You are using an outdated browser.
Please upgrade your browser
and improve your visit to our site.
Skip Navigation

Against Our Values—And Bad at Keeping Us Safe

The real problem with data mining

Sean Gallup/Getty Images

In the past 48 hours, the American public has been rocked by revelations about the scope of domestic government surveillance. First, we learned that the National Security Agency receives information about the majority of domestic and international phone calls placed in this country. Then we discovered that the NSA and FBI collaborate to vacuum up real-time information from the servers of most major Internet companies as well, including the content of emails, video chats, documents, and more. Although this program is ostensibly directed at gathering data about foreigners, it is likely to sweep in significant amounts of information about Americans too.

There are, needless to say, significant privacy and civil-liberties concerns here. But there’s another major problem, too: This kind of dragnet-style data capture simply doesn’t keep us safe.

First, intelligence and law enforcement agencies are increasingly drowning in data; the more that comes in, the harder it is to stay afloat. Most recently, the failure of the intelligence community to intercept the 2009 “underwear bomber” was blamed in large part on a surfeit of information: according to an official White House review, a significant amount of critical information was “embedded in a large volume of other data.” Similarly, the independent investigation of the alleged shootings by U.S. Army Major Nidal Hasan at Fort Hood concluded that the “crushing volume” of information was one of the factors that hampered the FBI’s analysis before the attack.

Multiple security officials have echoed this assessment. As one veteran CIA agent told The Washington Post in 2010, “The problem is that the system is clogged with information. Most of it isn't of interest, but people are afraid not to put it in.” A former Department of Homeland Security official told a Senate subcommittee that there was “a lot of data clogging the system with no value.” Even former Defense Secretary Robert Gates acknowledged that “we’ve built tremendous capability, but do we have more than we need?” And the NSA itself was brought to a grinding halt before 9/11 by the “torrent of data” pouring into the system, leaving the agency “brain-dead” for half a week and “[unable] to process information,” as its then-director Gen. Michael Hayden publicly acknowledged.  

National security hawks say there’s a simple answer to this glut: data mining. The NSA has apparently described its computer systems as having the ability to “manipulate and analyze huge volumes of data at mind-boggling speeds.” Could those systems pore through this information trove to come up with unassailable patterns of terrorist activity? The Department of Defense and security experts have concluded that the answer is no: There is simply no known way to effectively anticipate terrorist threats.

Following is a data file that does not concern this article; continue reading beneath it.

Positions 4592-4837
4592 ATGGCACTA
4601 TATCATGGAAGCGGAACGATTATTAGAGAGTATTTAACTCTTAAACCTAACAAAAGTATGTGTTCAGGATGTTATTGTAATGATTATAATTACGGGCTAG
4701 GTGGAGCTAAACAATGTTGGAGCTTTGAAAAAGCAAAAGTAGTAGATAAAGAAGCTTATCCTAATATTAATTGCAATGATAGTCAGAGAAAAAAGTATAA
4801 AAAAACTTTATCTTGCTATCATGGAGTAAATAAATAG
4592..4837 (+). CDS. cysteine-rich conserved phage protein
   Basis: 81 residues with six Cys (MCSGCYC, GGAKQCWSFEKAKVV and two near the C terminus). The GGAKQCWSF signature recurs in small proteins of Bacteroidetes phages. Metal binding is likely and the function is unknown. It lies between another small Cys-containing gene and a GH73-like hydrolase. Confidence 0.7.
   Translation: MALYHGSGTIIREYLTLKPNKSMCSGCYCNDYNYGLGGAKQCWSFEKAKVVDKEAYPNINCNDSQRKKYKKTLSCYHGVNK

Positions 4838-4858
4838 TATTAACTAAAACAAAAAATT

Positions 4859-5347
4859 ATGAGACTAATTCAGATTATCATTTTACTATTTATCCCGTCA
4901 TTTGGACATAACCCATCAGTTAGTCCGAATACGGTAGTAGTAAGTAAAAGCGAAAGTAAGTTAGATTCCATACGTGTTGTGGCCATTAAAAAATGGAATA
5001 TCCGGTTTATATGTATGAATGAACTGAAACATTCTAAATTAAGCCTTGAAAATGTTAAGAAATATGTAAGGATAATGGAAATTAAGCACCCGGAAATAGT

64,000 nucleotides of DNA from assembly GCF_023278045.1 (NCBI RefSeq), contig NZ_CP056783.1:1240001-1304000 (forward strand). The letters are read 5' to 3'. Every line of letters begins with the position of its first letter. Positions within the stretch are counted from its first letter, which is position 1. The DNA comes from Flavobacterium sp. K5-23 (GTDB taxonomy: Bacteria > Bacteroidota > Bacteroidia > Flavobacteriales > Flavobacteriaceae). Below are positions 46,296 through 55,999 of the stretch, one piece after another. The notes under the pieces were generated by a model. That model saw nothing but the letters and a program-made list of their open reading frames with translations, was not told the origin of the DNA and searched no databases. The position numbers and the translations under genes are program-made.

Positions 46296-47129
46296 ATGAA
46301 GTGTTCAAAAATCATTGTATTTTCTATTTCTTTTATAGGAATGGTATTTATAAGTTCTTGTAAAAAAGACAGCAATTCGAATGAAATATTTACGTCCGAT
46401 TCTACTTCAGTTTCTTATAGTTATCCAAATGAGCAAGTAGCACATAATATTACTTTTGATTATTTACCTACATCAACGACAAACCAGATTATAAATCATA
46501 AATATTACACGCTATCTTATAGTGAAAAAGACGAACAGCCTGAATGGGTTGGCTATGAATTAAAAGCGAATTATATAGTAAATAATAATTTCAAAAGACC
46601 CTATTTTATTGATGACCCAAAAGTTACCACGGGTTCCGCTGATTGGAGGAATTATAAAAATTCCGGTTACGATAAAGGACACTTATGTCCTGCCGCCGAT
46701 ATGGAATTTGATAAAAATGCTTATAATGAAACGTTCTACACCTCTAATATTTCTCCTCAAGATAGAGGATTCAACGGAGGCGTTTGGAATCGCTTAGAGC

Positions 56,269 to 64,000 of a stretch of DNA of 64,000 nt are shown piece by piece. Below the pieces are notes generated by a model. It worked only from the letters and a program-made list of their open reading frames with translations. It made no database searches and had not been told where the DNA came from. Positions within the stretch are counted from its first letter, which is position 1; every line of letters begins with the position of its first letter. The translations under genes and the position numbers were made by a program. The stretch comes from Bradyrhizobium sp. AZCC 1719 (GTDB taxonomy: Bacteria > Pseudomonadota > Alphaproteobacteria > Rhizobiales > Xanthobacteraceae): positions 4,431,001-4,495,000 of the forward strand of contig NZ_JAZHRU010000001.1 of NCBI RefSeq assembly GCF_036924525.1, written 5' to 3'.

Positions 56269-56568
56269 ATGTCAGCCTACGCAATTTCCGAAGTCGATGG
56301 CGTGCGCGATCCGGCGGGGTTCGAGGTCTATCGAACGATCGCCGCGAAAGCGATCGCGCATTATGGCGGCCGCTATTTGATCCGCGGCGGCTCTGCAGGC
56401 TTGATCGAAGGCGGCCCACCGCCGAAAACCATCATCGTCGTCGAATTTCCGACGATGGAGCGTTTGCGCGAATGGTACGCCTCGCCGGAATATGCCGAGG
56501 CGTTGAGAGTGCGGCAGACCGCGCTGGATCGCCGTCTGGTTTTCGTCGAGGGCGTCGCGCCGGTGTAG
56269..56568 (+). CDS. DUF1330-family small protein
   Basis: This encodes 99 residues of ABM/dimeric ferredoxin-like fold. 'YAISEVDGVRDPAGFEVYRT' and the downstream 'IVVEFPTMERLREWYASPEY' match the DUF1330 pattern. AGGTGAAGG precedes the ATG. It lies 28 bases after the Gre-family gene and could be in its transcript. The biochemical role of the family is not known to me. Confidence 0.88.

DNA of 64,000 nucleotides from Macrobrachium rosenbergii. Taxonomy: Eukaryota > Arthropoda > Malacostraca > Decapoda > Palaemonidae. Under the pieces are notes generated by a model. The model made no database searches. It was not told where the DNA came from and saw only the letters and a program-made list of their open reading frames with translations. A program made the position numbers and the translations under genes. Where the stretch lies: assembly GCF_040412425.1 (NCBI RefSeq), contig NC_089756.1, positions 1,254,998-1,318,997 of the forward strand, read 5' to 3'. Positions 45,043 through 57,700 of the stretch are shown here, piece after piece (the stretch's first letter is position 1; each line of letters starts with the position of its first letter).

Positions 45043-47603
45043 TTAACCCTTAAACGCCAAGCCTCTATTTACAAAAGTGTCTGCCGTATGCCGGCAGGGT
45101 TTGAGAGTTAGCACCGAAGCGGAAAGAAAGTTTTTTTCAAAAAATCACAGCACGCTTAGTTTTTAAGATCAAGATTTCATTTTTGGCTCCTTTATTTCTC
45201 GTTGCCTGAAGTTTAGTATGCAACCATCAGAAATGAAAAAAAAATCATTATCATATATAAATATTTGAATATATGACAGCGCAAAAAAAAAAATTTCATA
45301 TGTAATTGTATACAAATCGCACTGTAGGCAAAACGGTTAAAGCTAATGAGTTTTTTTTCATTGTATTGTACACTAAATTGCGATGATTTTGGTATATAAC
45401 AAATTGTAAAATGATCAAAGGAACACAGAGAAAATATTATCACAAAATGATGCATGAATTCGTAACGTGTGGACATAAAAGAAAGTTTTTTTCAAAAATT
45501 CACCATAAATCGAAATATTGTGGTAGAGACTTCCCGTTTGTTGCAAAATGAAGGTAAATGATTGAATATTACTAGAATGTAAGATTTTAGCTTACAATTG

Credit card companies are held up as the data-mining paradigm. But the companies' success in detecting fraud is due to factors that don’t exist in the counterterrorism context: the massive volume of transactions, the high rate of fraud, the existence of identifiable patterns (for instance, if a thief tests a stolen card at a gas station to check if it works, and then immediately purchases more expensive items), and the relatively low cost of a false positive: a call to the card's owner and, at worst, premature closure of a legitimate account.

By contrast, there have been a relatively small number of attempted or successful terrorist attacks, which means that there are no reliable “signatures” to use for pattern modeling. Even in the highly improbable and undesirable circumstance that the number of attacks rises significantly, they are unlikely to share enough characteristics to create reliable patterns.

Moreover, the surveillance programs that have been disclosed pull in a huge range of data: phone records, emails, Web searches, credit card transactions, documents, live chats. And that’s just what we know so far. Not only does this information raise First Amendment concerns where it “accidentally” includes Americans’ communications, purchases, and more, but the variety greatly complicates the data-mining process. The Wall Street Journal has editorialized that this large sample size is simply a necessary byproduct of the mechanics of data mining, allowing the NSA to “sweep broadly to learn what is normal and refine the deviations.” But as the libertarian Cato Institute has argued, not only is such a system “offensive to traditional American freedom,” it can be evaded if the terrorists “act as normally as possible.”

And when the government gets it wrong—which it will—the consequences are far-reaching. A person falsely suspected of involvement in a terrorist scheme will become the target of long-term scrutiny by law enforcement and intelligence agencies. She may be placed on a watchlist or even a no-fly list, restricting her freedom to travel and ensuring that her movements will be monitored by the government. Her family and friends may become targets as well.

The FBI’s and NSA’s scheme is an affront to democratic values. Let’s also not pretend it’s an effective and efficient way of keeping us safe.